Wednesday, March 24, 2010

In a fight between Timmy Burton and these lads...

...I know who'd win. Now, I do love Timmy and his bonkers creations, and I get asked a lot whether I am 'inspired by Tim Burton' and there were the never-ending type comparisons a few years ago. Well, yes, of course I am inspired, but the word 'dark' is so often used to describe his work it makes me feel a bit tired sometimes. It's not 'dark'. Dark became a word as over-used and high-streetified as 'eclectic' did ten years ago (everyone's latest release was bloody 'eclectic') along with words like 'awesome' ('it inspires awe in me') and 'underground'.

So, although there's a fair amount of reduced light levels in there, Tim Burton and his friendly-scary creations are many subterranean levels up from the murk and dinge of these two quiet fellas, the Brothers Quay.

You can Google them of course but there's no website. They don't want one. So thank God for YouTube then and their plentiful supply of films.

Marvel at how one rotating cube and a pile of iron filings become the most unsettling thing you've ever seen. Be sobered for a moment at the way a change in speed makes things less comprehendible, and a simple movement of an inanimate head is so unnatural you can actually feel your own follicles trying to get away. Tiny motions, mute details, claustrophobic viewpoints, lots of chiaroscuro, and beautifully curated sound.

No point me banging on any more, I know what they do for me, but have a look and see for yourself. Sometimes you just have to share.

This is a rejected 1991 ident piece for BBC2, which makes me want to turn back time and go to animation school:

Brothers Quay -1985- The Epic of Gilgamesh
Uploaded by petitlolotechre. - Independent web videos.

and my favourite, 'Stille Nacht I Dramolet':

Monday, March 22, 2010

The shape of things that hum.

I'm in the mood for talking about some things by other people that I like. Talking about your own work gets really boring sometimes!

My friend Kev sent me his new record recently, 'The Shape Of Things That Hum' on Ninja Tune records. Kev is better known as Strictly Kev (I never have found out why), of the DJ Food outfit and I do need to point out we were buying his records long before we started getting free ones! *winking emoticon*.

This one's a bloody corker though. Not that the others haven't been, I play A Recipe for Disaster (listen to it here and/or buy it here) a lot, even though it must be cocking on for 14 years old (my partner prefers Kaleidoscope), it's just that this one comes with exquisite art (Kev is also the Charlie Big Potato designer for Ninja) and we can't stop listening to it. The artwork is jewel-like and very pretty; it looks a bit like a mad man with a healthy dose of OCD has gone into a jeweller's, smashed up all the gems, and calmly re-arranged them all on the big shop windows with glue then shone a light through them.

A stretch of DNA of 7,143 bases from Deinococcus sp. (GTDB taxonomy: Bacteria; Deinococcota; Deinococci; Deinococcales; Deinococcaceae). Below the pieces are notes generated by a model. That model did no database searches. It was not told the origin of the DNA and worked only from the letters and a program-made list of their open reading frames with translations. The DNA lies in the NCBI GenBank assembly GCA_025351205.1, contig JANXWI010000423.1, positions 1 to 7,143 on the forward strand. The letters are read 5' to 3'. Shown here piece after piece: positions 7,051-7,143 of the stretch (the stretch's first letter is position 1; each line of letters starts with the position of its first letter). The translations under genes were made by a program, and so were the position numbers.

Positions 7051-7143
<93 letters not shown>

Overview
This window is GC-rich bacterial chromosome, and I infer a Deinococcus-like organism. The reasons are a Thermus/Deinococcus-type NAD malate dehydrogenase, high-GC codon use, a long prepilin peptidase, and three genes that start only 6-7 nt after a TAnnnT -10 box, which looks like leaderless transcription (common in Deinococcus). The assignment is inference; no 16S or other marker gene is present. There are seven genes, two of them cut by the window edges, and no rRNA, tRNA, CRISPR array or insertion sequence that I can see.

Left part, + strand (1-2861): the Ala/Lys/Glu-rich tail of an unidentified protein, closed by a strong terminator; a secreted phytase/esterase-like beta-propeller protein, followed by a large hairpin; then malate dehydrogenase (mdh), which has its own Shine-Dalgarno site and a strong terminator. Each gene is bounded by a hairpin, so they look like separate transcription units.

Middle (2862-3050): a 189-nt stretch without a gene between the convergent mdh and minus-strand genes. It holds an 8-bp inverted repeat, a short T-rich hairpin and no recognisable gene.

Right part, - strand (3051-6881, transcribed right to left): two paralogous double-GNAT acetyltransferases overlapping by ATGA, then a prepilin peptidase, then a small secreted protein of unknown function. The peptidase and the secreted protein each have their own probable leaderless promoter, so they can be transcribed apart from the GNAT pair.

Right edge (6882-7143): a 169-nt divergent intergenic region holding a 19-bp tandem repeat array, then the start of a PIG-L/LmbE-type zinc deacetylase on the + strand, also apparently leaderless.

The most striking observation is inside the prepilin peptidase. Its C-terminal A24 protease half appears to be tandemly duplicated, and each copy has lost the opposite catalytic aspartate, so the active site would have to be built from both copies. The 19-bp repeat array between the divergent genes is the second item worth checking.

The line work for the art is by Henry Flint, whose detailed writhing comic book art work you'll have to seek out in a non-web format as he does not have a site of his own. (Strangely refreshing, that). Kev has painstakingly coloured these images retrospectively and 'against all the odds'...

And it's a killer package too - big juicy poster and download and there's a DVD to go with it. But the main thing is that it really sounds like someone who's taken time to ruminate and masticate and all those other things you have to do to stir up a really fresh brew. It takes time. It still sounds like DJ Food, but DJ Food gone away for a bit and had time to fondle some new sounds and play for days on end with robots. Because this does have a robot theme, you see; Kev is a big fan of the mechanical man, and this suits me just fine because if I only ever had to watch Iron Man and Robocop and Terminator and all their sequels for the rest of my cinema-going days, I'd be a happy geek, though not quite as happy a robo-geek as Kev himself:

It hangs together really well and the sound seems, if I may so bold, more fulsome. More reverb and bass. Still very Kev though - narrative vocals, jazzy bits, groovy percussion (groovy in the old-fashioned sense of the word) and ... an element of minor threat lurking beneath. Or at least a warning.